The Central Belter; Scotland’s Longest Trail

Author: Josh Cunningham | 09/27/2017 | , , , ,

Upon its completion earlier this year, the Central Belter became Scotland’s longest off-road bikepacking trail. To celebrate its launch, trail creator, Bikepacking Scotland founder and Apidura Ambassador, Markus Stitz, held a mass start event in September that saw a group of bikepackers attempt the trail for the first time. We caught up with Markus after the finish to discover more.

Photography Markus Stitz

 

What is the Central Belter?

The Central Belter is a new bikepacking trail, starting and finishing on Portobello Beach in Edinburgh. In a way it has two purposes; first it is a trail that takes people through some of Scotland’s magnificent scenery and historic places, many of which wouldn’t necessarily appear on a ‘normal’ itinerary. It also connects five well-known existing bikepacking routes; the Capital Trail, Reiver Raid, Highland Trail 550, Cairngorms Loop and Deeside Trail. Parts of these trails are included in the Central Belter, but it is by combining all of them that makes it the ultimate bikepacking journey.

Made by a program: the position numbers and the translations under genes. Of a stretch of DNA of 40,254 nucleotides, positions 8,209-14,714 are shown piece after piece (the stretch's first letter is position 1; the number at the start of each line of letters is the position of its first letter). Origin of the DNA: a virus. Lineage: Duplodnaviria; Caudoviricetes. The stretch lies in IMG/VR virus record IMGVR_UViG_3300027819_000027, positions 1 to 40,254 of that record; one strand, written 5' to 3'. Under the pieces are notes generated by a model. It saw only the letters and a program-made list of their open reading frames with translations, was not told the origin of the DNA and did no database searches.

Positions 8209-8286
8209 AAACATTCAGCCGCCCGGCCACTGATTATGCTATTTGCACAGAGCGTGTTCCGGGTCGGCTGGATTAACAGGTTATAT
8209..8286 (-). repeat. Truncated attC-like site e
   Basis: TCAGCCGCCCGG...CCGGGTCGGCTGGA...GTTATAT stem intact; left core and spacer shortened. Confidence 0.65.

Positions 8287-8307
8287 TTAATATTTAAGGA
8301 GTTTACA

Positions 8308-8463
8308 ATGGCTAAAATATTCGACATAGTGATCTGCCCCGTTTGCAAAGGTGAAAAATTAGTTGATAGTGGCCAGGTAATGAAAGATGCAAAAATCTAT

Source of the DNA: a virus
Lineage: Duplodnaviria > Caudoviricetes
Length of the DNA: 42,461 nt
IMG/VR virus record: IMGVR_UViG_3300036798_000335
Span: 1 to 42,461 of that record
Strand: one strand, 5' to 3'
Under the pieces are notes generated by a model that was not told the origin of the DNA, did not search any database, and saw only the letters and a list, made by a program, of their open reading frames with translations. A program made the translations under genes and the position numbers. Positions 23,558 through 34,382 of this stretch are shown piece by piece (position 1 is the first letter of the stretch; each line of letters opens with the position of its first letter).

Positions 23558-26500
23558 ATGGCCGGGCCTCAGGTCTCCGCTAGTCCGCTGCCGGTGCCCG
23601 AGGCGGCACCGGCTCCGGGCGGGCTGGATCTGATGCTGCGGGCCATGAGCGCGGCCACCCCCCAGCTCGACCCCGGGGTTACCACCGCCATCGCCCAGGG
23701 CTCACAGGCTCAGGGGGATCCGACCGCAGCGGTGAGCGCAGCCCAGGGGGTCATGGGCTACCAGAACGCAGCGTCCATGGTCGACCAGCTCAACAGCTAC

Can you outline the route?